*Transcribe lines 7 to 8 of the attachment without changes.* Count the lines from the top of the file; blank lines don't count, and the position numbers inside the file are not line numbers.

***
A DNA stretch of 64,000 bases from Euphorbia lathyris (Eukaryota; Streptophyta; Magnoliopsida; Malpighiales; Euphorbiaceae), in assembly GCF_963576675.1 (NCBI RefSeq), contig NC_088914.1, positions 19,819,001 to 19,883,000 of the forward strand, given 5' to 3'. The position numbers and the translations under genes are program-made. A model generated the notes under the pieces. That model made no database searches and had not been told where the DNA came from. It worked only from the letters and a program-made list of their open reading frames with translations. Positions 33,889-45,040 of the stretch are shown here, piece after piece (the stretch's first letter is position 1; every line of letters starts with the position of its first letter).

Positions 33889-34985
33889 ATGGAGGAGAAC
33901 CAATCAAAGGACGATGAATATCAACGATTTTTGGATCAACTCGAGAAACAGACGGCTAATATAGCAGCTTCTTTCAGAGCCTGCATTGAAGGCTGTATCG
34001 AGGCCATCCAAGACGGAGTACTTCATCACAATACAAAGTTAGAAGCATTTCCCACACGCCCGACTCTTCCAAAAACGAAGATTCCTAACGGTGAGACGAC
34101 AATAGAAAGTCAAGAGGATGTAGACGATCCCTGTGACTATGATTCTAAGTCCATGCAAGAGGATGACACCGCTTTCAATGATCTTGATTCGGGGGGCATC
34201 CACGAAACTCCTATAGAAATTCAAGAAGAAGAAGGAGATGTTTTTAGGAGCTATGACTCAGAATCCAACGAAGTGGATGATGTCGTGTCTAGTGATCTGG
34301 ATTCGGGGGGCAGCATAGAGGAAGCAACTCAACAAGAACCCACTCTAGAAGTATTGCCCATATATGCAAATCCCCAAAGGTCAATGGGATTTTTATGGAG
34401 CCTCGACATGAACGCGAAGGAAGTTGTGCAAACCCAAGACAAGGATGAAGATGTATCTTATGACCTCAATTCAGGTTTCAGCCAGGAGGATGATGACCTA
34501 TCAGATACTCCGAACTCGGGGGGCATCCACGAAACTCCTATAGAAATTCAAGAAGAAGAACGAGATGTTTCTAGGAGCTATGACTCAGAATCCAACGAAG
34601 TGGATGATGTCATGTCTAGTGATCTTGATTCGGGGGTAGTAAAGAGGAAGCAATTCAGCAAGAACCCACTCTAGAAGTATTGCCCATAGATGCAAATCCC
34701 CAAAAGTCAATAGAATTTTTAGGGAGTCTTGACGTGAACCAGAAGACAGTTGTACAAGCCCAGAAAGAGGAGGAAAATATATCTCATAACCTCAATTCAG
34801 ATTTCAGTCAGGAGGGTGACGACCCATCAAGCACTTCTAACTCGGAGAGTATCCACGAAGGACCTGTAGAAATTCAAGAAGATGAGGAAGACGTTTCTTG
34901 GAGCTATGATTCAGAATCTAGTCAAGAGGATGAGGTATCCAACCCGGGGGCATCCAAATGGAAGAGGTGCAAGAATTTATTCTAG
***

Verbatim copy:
34201 CACGAAACTCCTATAGAAATTCAAGAAGAAGAAGGAGATGTTTTTAGGAGCTATGACTCAGAATCCAACGAAGTGGATGATGTCGTGTCTAGTGATCTGG
34301 ATTCGGGGGGCAGCATAGAGGAAGCAACTCAACAAGAACCCACTCTAGAAGTATTGCCCATATATGCAAATCCCCAAAGGTCAATGGGATTTTTATGGAG